CHAPEL HILL — The Town Council could decide Dec. 3 what to do with its bus advertising policy after asking Carrboro and UNC, its partners in Chapel Hill Transit, what they think.
Town Attorney Ralph Karpinos offered the council five options Monday:
• Continue with an old version of the policy erroneously used for the past 16 months.
• Reaffirm the policy approved in June 2011 that prohibits most religious and political ads.
• Make the buses a public forum with limited restrictions.
• Eliminate most noncommercial paid ads.
• Allow only ads from government and nonprofit groups receiving government money.
Of 20 people who spoke Monday, more than half asked the council to leave the policy alone.
Council member Jim Ward argued for limiting the town’s legal exposure by reaffirming the approved policy and then talking with its transit partners.
“It is critical to the health and welfare of Chapel Hill Transit that we work in partnership with UNC and the town of Carrboro and not act unilaterally,” he said.
Members Penny Rich and Gene Pease joined Ward in voting in favor of using the town’s approved policy.
Council members Lee Storrow, Laurin Easthom and Ed Harrison voted against instituting the approved policy, in part because Mayor Mark Kleinschmidt and council members Donna Bell and Matt Czajkowski were absent.
Easthom also said her opinion also has evolved during the debate. The town’s stated policy has made buses a public forum, she said.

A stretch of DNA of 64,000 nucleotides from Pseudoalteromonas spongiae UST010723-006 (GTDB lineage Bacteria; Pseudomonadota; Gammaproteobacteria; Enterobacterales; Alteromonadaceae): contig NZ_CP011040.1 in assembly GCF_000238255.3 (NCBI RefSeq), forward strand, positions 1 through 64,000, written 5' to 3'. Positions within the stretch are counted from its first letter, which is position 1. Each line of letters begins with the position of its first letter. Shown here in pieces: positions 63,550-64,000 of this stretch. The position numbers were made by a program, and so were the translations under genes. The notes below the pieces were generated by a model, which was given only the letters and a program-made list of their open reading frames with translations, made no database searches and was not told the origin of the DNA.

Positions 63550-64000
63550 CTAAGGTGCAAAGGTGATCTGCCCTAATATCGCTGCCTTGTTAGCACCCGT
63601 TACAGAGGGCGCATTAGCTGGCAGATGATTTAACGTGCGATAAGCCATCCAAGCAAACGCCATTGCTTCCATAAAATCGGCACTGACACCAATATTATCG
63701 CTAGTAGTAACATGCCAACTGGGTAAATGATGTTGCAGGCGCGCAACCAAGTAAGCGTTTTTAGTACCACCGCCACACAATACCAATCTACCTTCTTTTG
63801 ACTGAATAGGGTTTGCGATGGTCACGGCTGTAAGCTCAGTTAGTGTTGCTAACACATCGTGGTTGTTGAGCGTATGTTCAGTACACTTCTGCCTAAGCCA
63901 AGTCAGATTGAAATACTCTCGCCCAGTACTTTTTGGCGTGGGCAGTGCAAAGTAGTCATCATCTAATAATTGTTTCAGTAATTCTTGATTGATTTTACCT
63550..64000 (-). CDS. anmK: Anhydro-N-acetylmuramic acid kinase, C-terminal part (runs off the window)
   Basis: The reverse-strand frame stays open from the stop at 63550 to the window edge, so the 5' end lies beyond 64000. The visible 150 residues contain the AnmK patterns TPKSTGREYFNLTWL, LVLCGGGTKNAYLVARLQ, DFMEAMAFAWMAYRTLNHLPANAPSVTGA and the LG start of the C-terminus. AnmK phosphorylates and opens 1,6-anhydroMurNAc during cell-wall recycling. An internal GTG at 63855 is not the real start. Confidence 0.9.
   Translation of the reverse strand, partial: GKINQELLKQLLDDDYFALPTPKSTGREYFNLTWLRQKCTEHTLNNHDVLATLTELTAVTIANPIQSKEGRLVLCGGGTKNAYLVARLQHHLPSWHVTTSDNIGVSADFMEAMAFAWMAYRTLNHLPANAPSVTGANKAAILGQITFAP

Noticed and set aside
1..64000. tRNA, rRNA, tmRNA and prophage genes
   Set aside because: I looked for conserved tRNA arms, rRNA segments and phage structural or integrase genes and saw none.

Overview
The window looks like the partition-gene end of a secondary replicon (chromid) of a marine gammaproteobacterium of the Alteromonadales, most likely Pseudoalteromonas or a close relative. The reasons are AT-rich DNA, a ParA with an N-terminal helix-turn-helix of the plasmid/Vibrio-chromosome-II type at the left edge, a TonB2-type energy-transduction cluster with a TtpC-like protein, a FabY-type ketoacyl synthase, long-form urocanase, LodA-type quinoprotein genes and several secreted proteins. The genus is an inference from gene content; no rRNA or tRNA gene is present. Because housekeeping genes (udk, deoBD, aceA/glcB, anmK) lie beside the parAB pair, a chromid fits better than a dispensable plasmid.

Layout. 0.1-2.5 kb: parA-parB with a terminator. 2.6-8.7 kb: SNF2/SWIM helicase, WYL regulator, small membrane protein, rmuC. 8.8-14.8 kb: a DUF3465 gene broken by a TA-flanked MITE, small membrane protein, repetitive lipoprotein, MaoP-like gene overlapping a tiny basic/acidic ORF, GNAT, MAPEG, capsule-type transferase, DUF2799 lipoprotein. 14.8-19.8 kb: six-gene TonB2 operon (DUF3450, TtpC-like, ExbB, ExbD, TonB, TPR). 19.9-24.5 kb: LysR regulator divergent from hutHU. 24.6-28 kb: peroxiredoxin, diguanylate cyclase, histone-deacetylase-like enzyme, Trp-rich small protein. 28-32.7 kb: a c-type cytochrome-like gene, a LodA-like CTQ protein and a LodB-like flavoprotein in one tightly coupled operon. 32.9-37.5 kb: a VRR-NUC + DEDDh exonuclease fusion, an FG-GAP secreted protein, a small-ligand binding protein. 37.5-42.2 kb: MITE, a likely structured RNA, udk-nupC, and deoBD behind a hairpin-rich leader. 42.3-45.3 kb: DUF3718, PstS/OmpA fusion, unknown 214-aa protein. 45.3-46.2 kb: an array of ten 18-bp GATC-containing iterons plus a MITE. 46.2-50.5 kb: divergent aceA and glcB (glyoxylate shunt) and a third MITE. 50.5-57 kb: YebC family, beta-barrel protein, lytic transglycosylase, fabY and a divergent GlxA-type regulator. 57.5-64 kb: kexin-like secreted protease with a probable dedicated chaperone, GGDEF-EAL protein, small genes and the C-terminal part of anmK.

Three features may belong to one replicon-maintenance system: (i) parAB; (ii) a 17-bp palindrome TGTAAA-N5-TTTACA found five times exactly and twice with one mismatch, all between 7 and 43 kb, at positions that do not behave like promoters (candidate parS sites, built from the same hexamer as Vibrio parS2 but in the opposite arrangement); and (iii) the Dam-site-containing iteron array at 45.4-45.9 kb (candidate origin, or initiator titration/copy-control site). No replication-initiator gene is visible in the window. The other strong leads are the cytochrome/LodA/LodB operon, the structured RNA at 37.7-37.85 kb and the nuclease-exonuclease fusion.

“I do feel like it’s a free-speech issue. We’ve opened it up, and I don’t want to close that door, so I am not supportive of this particular resolution,” she said.
If the Church of Reconciliation’s ad remains, the town will have to accept opposing viewpoints, Karpinos said. The church paid $774 in August to run its ad on 98 buses for ayear. The ad, part of a national campaign, shows a pair of Palestinian and Israeli grandfathers holding their grandchildren with the message: “Join with us. Build peace with justice and equality. End U.S. military aid to Israel.”
The American Freedom Defense Initiative has submitted an ad to the town with an opposing message: “In any war between civilized man and the savage, support the civilized man. Support Israel. Defeat Jihad.”
Karpinos said the council is not bound by staff’s use of the wrong policy, but freezing the situation is not remaining neutral.
“The facts of every case are different, but I believe if you act promptly now to go back and affirm your policy of June 2011, I think we’re going to be on reasonably safe, legal grounds,” Karpinos said.
Chris Brook, legal director for the American Civil Liberties Union of North Carolina, offered the council a different perspective. For two years, the town operated under a policy that allowed political advertising with very limited restrictions, he said.
“Applying an inoperative policy for the first time to bar a controversial political advertisement, after ... allowing other political advertisements, would without question be unconstitutional viewpoint discrimination,” Brook said.